• the Acceptance Doctrine,
  • absence of privity in a negligent-construction claim,
  • negligent-construction claims without express contractual obligations,
  • third-party beneficiaries,
  • use of experts originally hired by opposing parties,
  • Georgia’s Right to Repair Act, and
  • joinder of corporate owners for acts of negligent construction.

Click here to read the article.… Read more

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New AAA Fixed Time and Cost Arbitration: Affordable Claims Resolution?

New AAA Fixed Time and Cost Arbitration: Affordable Dispute Resolution? 

A prior post discussed the advantages of the AAA’s Fast Track Arbitration Procedure.  More recently, the American Arbitration Association has created a new set of rules that also seek to minimize the cost and time for dispute resolution through arbitration.  According to the AAA, these “Supplementary Rules for Fixed Time and Cost Construction Arbitration” will allow parties to determine:

  • the maximum time to complete arbitration;
  • the number
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Wrongful Termination and the Right to Cure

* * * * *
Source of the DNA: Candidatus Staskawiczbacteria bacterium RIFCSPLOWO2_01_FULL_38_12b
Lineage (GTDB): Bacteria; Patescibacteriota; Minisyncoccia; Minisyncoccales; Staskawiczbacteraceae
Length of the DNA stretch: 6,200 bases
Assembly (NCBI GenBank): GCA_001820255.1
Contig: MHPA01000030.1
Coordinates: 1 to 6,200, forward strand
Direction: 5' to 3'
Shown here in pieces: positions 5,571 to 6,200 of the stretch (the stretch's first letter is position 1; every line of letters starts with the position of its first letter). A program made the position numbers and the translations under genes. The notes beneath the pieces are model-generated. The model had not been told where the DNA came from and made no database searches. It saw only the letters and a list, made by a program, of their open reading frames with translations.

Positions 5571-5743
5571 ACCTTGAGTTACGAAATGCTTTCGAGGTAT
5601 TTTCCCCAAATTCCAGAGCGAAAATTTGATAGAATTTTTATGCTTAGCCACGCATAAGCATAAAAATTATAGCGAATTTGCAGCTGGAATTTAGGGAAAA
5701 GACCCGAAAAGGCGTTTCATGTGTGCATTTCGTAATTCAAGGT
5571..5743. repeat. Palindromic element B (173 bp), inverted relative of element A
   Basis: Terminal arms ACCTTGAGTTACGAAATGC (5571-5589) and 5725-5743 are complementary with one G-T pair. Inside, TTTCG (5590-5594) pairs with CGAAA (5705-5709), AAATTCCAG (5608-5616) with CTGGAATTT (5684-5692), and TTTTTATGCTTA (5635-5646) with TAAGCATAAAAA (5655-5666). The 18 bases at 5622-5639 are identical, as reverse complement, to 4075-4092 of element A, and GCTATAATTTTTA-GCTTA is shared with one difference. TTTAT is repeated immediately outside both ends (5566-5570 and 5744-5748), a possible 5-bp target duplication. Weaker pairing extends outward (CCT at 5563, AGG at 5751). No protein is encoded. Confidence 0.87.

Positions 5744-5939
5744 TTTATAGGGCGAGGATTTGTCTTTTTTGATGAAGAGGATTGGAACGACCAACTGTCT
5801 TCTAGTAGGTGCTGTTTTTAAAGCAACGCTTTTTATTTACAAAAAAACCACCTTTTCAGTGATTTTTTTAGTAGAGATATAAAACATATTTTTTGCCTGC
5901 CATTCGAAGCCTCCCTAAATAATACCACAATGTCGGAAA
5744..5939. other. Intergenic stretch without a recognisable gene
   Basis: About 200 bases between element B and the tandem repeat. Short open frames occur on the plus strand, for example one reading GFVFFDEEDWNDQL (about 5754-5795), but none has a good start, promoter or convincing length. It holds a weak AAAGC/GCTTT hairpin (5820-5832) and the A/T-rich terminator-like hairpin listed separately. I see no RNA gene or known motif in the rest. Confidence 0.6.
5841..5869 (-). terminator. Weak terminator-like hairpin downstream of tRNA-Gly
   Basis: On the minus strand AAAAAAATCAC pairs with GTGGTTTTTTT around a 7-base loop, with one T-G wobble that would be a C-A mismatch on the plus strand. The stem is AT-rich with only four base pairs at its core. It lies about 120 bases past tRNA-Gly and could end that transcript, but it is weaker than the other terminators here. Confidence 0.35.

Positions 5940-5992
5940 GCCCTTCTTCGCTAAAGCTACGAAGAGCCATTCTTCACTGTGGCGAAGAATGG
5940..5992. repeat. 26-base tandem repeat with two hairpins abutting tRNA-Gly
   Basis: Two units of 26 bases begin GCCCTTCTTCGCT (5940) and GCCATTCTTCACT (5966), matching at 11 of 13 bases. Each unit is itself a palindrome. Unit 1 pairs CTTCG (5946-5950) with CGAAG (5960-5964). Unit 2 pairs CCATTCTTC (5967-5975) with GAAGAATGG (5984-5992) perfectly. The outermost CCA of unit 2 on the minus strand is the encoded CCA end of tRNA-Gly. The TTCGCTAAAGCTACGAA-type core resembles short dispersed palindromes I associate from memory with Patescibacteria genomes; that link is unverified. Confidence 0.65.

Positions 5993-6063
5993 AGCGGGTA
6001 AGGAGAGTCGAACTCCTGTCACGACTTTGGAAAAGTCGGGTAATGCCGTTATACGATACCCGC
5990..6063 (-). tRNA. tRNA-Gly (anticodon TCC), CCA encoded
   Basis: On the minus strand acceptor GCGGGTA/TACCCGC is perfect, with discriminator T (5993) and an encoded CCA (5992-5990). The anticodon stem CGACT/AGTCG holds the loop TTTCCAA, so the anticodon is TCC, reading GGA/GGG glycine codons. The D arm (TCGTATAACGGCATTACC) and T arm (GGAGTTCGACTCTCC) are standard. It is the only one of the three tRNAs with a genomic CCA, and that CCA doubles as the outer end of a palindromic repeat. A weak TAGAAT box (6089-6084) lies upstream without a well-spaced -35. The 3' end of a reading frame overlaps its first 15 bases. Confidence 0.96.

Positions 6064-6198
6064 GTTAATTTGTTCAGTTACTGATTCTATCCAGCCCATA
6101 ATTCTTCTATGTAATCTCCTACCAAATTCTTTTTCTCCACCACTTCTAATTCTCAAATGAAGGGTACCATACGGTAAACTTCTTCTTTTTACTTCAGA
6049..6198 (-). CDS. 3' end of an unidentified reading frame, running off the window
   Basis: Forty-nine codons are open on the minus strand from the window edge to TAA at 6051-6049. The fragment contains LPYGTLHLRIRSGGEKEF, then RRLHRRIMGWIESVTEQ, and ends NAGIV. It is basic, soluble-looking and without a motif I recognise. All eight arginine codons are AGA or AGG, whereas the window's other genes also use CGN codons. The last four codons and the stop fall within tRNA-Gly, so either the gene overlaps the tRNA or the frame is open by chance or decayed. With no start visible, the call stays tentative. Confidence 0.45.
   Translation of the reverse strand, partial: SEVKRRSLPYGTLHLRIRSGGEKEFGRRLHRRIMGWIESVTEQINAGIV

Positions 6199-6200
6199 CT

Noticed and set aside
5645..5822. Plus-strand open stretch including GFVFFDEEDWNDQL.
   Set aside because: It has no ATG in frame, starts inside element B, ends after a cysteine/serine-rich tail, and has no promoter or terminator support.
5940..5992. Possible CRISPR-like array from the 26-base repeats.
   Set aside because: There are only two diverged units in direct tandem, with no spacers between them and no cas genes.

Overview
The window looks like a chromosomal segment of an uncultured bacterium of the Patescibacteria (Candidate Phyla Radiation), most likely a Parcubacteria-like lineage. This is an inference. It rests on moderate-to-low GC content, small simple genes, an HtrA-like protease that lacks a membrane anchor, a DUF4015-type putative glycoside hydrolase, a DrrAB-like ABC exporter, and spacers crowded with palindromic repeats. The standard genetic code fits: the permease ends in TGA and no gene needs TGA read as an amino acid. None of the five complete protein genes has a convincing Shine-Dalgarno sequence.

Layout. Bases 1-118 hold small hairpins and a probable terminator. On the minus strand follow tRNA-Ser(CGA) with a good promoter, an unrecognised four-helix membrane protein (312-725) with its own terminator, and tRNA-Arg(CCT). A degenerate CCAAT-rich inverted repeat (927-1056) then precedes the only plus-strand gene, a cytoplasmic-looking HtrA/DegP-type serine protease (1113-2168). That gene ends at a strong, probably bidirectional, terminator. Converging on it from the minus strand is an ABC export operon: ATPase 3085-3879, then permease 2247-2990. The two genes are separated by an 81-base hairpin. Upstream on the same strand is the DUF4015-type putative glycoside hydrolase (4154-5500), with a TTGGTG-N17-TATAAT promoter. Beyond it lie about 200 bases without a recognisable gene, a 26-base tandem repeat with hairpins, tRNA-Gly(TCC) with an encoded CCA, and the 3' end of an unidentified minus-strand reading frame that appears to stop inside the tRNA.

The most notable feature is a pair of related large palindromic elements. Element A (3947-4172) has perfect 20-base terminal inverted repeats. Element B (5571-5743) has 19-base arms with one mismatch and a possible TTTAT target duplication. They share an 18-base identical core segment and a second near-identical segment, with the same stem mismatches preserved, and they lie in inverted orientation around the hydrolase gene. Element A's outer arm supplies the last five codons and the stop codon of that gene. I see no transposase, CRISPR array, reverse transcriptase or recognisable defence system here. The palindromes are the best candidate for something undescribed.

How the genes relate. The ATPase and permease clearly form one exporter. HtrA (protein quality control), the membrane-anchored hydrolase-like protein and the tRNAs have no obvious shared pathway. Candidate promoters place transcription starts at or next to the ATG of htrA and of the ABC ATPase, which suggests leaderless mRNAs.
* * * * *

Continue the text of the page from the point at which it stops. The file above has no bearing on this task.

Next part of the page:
Wrongful Termination and the Right to Cure: The Subcontractor’s Perspective

In a recent case, a subcontractor asserted a wrongful-termination claim against a contractor when it was terminated for violating certain safety rules of the project. When the subcontractor’s personnel were seen crossing “live” transit tracks, the owner sent a letter to the contractor precluding the subcontractor from accessing the project, and the contractor terminated the subcontract.  Yet even when the subcontractor allegedly violated safety protocols, it still had a contractual … Read more

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Acceptance Doctrine Revisited

A recent construction case addressed the Acceptance Doctrine and a potentially broad exception that prevented its application to a negligent-construction claim.

The case involved structural damage to a newly constructed Holiday Inn Express resulting from settlement of rear parking lot, pool areas, and one side of the building. Owner hired Contractor to perform grading work, and Contractor hired Subcontractor to perform certain aspects of the grading work. After the grading work was complete, Owner separately hired another contractor to construct … Read more

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Insurance Coverage for Damages Arising from Defective Construction

The Atlanta Bar Litigation Section recently published an article written by Autry Cole attorney David Cook regarding insurance coverage for damages arising from defective construction.  A link to the article is provided below.

Insurance Coverage for Damages Arising from Defective Construction

One of the first considerations of most attorneys is whether insurance coverage is available to remedy their client’s loss or potential loss. Yet many attorneys are unaware that commercial general liability (CGL) insurance policies may provide coverage for property … Read more